Home Asides Once more unto the garbage cans

Once more unto the garbage cans

by Benjamin Kabak

As Transit tries to make its garbage collection problem go away, news coverage of the effort has found a comfortable narrative: The debate focuses around rider behavior and Transit services. As a forum on Thursday, Transit president Thomas Prendergast said the trash can-free pilot has been a success. MTA workers have found the stations without trash cleaner while the MTA hasn’t had to deal with as much trash.

Yet despite this early success, riders aren’t happy even as they’re complying with the new rules. “They’re are a lot of people that think it’s backwards and that it’s not what we should do. So, we haven’t been able to change their mind from a perceptual standpoint. But from a behavioral standpoint, we have,” Prendergast said.

Perhaps, then, these riders have taken their cues from rider advocates. Speaking at the same forum, Straphangers Campaign head Gene Russianoff explained how he feels trash cans are a no-brainer. “It’s a service to your customers to give them a waste paper basket,” he said. Should the MTA be able to provide both garbage cans and subway service for its passengers? As I wrote a few weeks ago, it’s a question that reaches the fundamental core of the MTA’s role. Likely they should be able to offer both, but customers seem to respect the station environment more if there are no trash cans. If I have to pick one, I’m opting for a cleaner station with no trash cans over a dirtier station with such a can.

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8 comments

Kai B March 1, 2012 - 6:14 pm

Stations are a part of the MTA’s transportation role, and making sure these are clean so that passengers can get to the trains without slipping on banana peels is a part of that role. Not to mention that litter causes track fires which also affects operations.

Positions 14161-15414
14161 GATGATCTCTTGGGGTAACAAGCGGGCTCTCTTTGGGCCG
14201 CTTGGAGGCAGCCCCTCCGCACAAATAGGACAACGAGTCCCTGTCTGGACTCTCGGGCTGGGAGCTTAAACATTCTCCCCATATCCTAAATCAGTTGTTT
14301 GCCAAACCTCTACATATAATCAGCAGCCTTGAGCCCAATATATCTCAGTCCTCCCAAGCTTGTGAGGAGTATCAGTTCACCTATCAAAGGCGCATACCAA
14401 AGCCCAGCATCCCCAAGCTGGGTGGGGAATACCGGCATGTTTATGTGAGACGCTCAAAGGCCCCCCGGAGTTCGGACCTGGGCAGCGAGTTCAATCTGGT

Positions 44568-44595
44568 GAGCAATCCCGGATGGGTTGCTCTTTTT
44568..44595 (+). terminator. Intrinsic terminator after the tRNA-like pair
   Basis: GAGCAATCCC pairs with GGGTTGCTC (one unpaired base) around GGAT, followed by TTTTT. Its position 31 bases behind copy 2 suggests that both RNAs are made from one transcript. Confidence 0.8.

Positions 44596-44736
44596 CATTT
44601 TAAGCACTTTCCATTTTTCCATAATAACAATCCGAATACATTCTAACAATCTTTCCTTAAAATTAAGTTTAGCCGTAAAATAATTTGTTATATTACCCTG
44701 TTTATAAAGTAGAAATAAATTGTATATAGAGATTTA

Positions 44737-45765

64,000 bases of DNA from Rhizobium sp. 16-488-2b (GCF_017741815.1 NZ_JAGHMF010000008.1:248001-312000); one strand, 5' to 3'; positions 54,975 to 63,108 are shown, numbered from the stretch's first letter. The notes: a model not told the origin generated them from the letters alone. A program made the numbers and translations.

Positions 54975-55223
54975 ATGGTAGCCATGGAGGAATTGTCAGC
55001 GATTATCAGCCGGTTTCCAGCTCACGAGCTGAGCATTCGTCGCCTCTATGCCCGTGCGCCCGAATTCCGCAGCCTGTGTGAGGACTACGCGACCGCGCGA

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R. Graham March 2, 2012 - 1:50 pm

Littering is still illegal. Trash can or not. Everyone should dispose of their refuse properly.

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Al D March 2, 2012 - 9:18 am

I don’t see what the big deal is. Take out the cans. Just toss it to the tracks!!

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Andrew Smith March 2, 2012 - 12:55 pm

Along the same lines, how about eliminating the frustrations of subway service by simply eliminating subway service? No late trains. No dilapidated stations. No worries about overlong time between trains.

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R. Graham March 2, 2012 - 1:48 pm

This analogy is so flawed! I don’t even know how to rebut it.

I just don’t see a problem with withdrawing from something you don’t specialize in. Your expertise is transportation not garbage and if you can focus less on trash and more on transit then you can actually improve transit service.

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Jeffrey March 2, 2012 - 2:29 pm

R. Graham – I’m with you. I was in the 8th Street stop off the NRQ line yesterday which had its trash cans removed some time ago. The station is remarkably cleaner than any of the stations with trash cans in the system. I support getting rid of all the trash cans in the system.

While we’re at it, the city Sanitation Dept should experiment with removing trash cans from streets in certain neighborhoods and see how that affects the city’s cleanliness. If anyone disagrees, go visit Tokyo. It’s near impossible to find a public trash can; it’s also near impossible to find litter on the street.

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Bolwerk March 2, 2012 - 2:40 pm

I’ve found him to be flawed but at least well meaning for a long time, but I’m starting to suspect Gene Russianoff is part of a false flag offensive to keep NYC transit as ineffective and unreliable as possible.

I disagree with the “all or nothing” approach though. I mean, could Grand Central sensibly have waste disposal? Sure. But why should Forest Avenue? Incidentally, you see the same attitude toward token booth clerks, who incidentally don’t have to care whether or not a station is clean either.

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UESider March 3, 2012 - 1:52 pm

There do seem to be an awful lot of trash cans throughout the system – there should be a happy medium where the numbers can be reduced or moved closer to central collection points via trash car removal or hauling to street level.

In a lot of stations, I know I would carry my trash up to the street, if I knew I would find a can there – maybe the MTA needs to work with the NYC DOS to place trash cans at street-level entrances/exits.

I want my fare dollars to be spent wisely and with the current economy, people’s expectations seem to be quite different. I hope that translates into issues like these.

They may also need to run a public ad campaign asking people to carry in, carry out and carry on…

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